I've used a chocolate pu-erh here, for it's rich, earthy flavor and supreme health benefits. Pu-erh has been honored in Chinese medicine for centuries as it is considered to open the meridians, 'warm the middle burner' (the spleen and stomach) and be beneficial to 'blood cleansing' and digestion. For these reasons, it is often consumed after heavy meals or sipped as a hangover cure/preventative.

A good-quality pu-erh will have an earthy, mushroomy flavor, hence my choice here. (You can find them in most tea shops, and in health food stores - Numi makes a nice one.) Of course, you can use any tea you love that compliments the flavor of whatever you're making, so experiment! Earl Grey or jasmine (the flowers, not a green tea blend) would work well here too.

So, 1 Tbsp loose chocolate pu-erh per cup of boiling water. Steep in for three minutes max. You definitely don't want any bitterness in the dish. 

Now pour the prepared tea into a saucepan, and add the wild rice. Bring it to a boil, then cover and simmer for 30-40 minutes when the rice is tender but chewy.

While that little number is bubbling away, spiral a little olive oil into a gently heated sauté pan. When you can feel the heat with your hand just above, add in the garlic, and allow it to sizzle and release its scent for about three minutes, until it turns translucent. With your fingers, loosen the fresh herbs from their stems and into the pan. Give it all a little stir. Let the flavors and scent mingle for a few minutes, then add in a dollop of vegan butter (about 1 Tbsp-ish), allow it to melt in, then add your mushrooms. Here's where it all gets kind of gorgeous: Fold the mushrooms into all of it, coating them and making the whole thing come alive. Splash in the red wine, stir, and let it cook ever so gently for a while. Cover it to keep the jucy-ness inside. 

When the rice is finished, introduce it to the mushroom mixture. Give it all a great tumble, and taste. Here is where you'll need a bit of Celtic salt, some pepper, and very likely a bit more wine. Stir, let it simmer a few more minutes, then taste it again. You should be there just about now.

Enjoy this with a few roasted brussels sprouts, and of course a green salad first. I like a mix of mild winter greens with apple cider vinegar, olive oil, and maybe a handful of dried cranberries and slivered almonds...

And, of course, keep that bottle of red going. *wink*

Keep playing with the tea-infused grains, my little Nibbles. I really think you'll have fun with it. Let your instincts guide you. 

Oh, and as for those tea leaves,

yes, I do read them.

And your future looks...

AMAZING.

Stay warm and well, Darlings!

I love you,

xxx Alise

A Temple Dancer's Feast

Tracing cosmic patterns with our bodies,

bringing energy forth form the center of Earth herself,

and releasing it into the stars...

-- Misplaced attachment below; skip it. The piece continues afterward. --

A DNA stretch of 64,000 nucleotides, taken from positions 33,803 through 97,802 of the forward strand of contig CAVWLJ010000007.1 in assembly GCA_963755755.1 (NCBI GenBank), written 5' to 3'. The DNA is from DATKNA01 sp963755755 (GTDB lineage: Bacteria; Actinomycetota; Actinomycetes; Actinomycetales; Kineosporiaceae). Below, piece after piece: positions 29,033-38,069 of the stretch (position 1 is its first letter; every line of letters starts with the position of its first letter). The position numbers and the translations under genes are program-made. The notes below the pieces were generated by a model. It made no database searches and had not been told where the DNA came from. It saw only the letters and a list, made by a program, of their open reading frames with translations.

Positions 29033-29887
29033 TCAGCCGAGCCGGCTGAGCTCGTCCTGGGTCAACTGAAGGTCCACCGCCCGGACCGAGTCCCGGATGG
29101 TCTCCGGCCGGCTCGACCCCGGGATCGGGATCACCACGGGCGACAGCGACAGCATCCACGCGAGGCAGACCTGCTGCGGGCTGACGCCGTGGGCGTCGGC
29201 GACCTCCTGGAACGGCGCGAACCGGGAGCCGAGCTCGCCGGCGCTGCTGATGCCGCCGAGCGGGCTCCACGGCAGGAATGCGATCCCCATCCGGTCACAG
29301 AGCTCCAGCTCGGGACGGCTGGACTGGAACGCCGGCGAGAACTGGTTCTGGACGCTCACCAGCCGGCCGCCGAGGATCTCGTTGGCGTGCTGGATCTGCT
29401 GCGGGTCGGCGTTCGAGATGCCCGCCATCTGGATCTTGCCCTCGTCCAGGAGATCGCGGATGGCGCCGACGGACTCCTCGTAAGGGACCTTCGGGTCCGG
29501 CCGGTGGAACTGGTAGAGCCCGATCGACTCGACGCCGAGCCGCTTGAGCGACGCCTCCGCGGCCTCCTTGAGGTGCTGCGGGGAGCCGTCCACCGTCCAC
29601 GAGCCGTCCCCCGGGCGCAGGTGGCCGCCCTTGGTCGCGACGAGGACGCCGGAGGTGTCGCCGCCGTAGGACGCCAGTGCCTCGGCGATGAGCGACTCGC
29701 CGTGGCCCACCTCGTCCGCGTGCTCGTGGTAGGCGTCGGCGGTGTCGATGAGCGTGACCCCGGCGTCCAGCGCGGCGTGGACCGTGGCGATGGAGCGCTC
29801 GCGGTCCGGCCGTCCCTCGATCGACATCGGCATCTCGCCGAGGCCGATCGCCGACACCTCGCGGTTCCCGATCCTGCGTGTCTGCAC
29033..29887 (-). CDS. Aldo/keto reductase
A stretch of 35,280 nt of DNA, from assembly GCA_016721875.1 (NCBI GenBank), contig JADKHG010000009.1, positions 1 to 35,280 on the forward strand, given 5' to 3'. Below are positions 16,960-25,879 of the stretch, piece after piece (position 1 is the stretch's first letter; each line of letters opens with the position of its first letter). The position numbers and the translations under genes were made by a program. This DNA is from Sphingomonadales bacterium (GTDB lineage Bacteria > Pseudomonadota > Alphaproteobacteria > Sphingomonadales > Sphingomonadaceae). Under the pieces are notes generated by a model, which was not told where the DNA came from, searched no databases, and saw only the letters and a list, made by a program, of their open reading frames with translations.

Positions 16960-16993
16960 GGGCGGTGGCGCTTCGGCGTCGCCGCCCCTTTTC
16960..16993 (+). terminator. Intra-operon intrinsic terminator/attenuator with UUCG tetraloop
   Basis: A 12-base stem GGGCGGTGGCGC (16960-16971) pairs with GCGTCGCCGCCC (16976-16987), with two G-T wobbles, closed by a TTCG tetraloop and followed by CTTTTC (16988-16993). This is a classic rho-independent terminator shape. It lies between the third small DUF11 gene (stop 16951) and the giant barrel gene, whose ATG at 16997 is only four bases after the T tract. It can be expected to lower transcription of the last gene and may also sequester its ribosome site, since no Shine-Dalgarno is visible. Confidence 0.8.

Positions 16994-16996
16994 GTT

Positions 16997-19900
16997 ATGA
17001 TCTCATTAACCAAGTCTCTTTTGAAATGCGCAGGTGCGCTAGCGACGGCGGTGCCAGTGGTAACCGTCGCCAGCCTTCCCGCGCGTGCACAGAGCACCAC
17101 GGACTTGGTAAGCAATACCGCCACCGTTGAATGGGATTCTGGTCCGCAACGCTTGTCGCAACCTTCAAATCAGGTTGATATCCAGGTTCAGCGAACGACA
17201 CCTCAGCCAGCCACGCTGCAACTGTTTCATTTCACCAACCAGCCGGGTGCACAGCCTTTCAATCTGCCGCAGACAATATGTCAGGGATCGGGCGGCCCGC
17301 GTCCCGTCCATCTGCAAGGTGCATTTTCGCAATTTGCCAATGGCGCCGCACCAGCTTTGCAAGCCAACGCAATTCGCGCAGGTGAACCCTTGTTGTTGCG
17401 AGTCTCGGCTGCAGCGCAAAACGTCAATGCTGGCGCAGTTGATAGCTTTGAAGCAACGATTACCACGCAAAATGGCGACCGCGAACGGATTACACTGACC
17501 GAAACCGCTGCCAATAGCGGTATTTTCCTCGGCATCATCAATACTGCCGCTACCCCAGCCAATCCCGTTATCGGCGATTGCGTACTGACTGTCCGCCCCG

Mmmmm, yeah...

Undulate on over here,

and taste the delights of Inanna's table.

Divine Falafel

For the Falafel:

  • 1 C fava (broad) beans, soaked overnight, rinsed and drained
  • 1 C garbanzo beans (chick peas), soaked overnight, rinsed and drained
  • 3 tsp ground cumin
  • 2 tsp ground coriander
  • 1 red chili, seeded and chopped (you can substitute green if you can't find red)
  • 4 cloves garlic, finely chopped
  • 1/2 C fresh cilantro, finely chopped
  • 1 C fresh flat leaf parsley, finely chopped 
  • 1 tsp baking soda
  • Olive oil (first cold press preferred)

For the Sauce (not pictured-oops!):

  • 1/4-1/2 C tahini
  • Juice of 1 lemon
  • Pinch of ground cayenne or hot paprika
  • Spring water as needed
  • Celtic salt and fresh ground pepper

First, blast the soaked beans in a food processor or high speed blender until they are finely ground. I couldn't find dried favas, so I used canned. (Rinse them well!)

Now add in the dried spices, and give it another blast.

Add in the chili, garlic, and fresh herbs. Whizz it all until it forms a smooth, almost paste-like texture. Add a "bump-n-grind" (pinch of salt and grind of pepper), and place it all in a large bowl. Sprinkle in the baking soda, mix it all through with your hands (wheee!) and let it rest for 15 minutes.

(Go have a stretch and a little shimmy. When you're done, they will be ready.)

Wet your naughty little fingers, then begin shaping the mixture into small spheres. 

Here, you can either bake them, or sauté  in a large pan. I prefer them in the pan. Why? They're juicier. And, yes, a bit higher in fat BUT it's a healthy fat, so, who cares? If you're more comfortable baking them, simply heat your oven to 350F, lay them out on baking sheets, cover with foil, and bake for 15 minutes. Take them out, and allow them to brown, turning once, for about 15-20 minutes or until golden.

If you're using the pan, spiral some olive oil in, then heat it on a medium flame. I usually heat oil very slowly, but in this case I would raise it a little, so they cook quickly and stay crispy. Toss in as many falafel as you can fit, then give them a nice sauté, rolling them around so they brown on all sides. I flattened them out with a spatula so they would cook faster (I was starving), but keeping them in spheres will keep the insides moister.

While they dance for you, make the sauce. Just whisk all the ingredients together, adding water as needed to thin the mixture to your liking. 

When they are done (of course, you must taste one, or four, to see if they are ready), transfer them to a plate and eat them immediately! Yes, they will keep, but honestly straight from the pan they are outrageously good!

And that succulent little salad gently illuminated in the back, there?

Souk Salad

  • 1/2 head organic red cabbage, sliced then chopped
  • 1 organic carrot, shredded
  • 1/4 C tahini
  • 1 C flat leaf parsley, chopped
  • 1/2 C fresh mint, chopped
  • Juice of 1 lemon
  • Seeds of 1/2 pomegranate
  • sprinkle of Celtic salt
  • A few grinds of fresh pepper

Just mix it all together in a large bowl, Loves! That's really it! An incredibly crisp, fresh-tasting, delicious salad that can easily include some cooked quinoa if you want to make it a meal unto itself. I wanted to add some black sesame seeds...but couldn't find any...(sniff)...

So, though falafel is traditionally eaten with pickles, or nestled into pita, sometimes with yogurt, I have made this offering light and super clean, nibbling on the figs and grapes to start, then after a spell the salad for optimum digestion, and last the gorgeous falafel with tahini sauce.  I wish you could jump through the screen and share this with me!

The fragrance, the textures, the flavors...total foodgasm.

Have a beautiful day, Beasties.

Undulate with me, yes?

xxx Alise